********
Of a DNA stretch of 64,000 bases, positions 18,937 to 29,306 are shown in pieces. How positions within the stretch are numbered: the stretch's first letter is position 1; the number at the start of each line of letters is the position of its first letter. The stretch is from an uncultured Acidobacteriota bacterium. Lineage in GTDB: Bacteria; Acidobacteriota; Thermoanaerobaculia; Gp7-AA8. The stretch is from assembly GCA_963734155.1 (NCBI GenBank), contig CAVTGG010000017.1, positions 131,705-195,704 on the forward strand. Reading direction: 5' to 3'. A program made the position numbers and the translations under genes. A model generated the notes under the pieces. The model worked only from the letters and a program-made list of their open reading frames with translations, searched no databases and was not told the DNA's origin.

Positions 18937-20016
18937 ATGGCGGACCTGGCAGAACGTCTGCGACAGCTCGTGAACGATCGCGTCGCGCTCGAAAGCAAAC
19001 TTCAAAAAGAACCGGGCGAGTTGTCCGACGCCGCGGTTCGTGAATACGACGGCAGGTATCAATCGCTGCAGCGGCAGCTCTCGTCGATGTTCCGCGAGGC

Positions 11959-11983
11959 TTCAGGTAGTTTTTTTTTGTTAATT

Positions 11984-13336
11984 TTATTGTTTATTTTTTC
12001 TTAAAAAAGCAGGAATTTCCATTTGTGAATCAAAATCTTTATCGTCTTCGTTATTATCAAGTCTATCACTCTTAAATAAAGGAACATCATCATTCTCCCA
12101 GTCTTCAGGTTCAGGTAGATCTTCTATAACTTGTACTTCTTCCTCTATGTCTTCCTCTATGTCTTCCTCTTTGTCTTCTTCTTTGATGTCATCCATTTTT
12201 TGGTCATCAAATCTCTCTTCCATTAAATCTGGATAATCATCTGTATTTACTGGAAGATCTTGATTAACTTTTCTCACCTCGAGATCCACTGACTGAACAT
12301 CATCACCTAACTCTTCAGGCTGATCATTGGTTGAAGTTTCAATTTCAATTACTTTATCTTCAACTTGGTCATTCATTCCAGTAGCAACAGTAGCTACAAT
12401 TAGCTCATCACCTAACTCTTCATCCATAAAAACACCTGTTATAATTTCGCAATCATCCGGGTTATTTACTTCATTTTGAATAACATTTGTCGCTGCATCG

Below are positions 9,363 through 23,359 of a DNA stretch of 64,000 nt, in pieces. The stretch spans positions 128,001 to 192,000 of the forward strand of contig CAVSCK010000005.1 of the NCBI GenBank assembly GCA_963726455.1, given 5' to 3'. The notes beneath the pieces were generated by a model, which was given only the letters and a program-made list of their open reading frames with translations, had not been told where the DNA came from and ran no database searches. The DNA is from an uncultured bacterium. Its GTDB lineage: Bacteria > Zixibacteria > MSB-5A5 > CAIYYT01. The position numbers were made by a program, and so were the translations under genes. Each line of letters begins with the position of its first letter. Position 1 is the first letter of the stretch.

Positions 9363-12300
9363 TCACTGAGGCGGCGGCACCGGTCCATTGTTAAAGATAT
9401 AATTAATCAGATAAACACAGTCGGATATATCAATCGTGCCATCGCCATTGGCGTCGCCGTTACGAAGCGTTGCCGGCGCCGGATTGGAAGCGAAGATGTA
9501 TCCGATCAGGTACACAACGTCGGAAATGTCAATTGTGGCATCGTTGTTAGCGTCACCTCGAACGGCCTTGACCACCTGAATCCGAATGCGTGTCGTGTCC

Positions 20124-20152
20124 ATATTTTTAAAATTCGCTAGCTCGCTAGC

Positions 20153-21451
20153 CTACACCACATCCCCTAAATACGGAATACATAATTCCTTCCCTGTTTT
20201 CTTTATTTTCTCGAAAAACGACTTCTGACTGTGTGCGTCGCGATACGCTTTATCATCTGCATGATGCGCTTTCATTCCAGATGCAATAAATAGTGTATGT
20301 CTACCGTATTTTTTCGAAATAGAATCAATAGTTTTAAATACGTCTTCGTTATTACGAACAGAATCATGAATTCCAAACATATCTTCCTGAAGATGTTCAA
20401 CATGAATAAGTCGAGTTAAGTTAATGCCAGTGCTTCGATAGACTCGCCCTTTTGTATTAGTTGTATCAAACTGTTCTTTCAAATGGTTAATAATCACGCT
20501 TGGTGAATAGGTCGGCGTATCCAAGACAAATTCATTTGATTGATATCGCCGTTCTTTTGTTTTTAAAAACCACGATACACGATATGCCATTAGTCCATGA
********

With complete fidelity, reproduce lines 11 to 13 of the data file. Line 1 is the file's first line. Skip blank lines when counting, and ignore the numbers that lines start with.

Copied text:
12201 TGGTCATCAAATCTCTCTTCCATTAAATCTGGATAATCATCTGTATTTACTGGAAGATCTTGATTAACTTTTCTCACCTCGAGATCCACTGACTGAACAT
12301 CATCACCTAACTCTTCAGGCTGATCATTGGTTGAAGTTTCAATTTCAATTACTTTATCTTCAACTTGGTCATTCATTCCAGTAGCAACAGTAGCTACAAT
12401 TAGCTCATCACCTAACTCTTCATCCATAAAAACACCTGTTATAATTTCGCAATCATCCGGGTTATTTACTTCATTTTGAATAACATTTGTCGCTGCATCG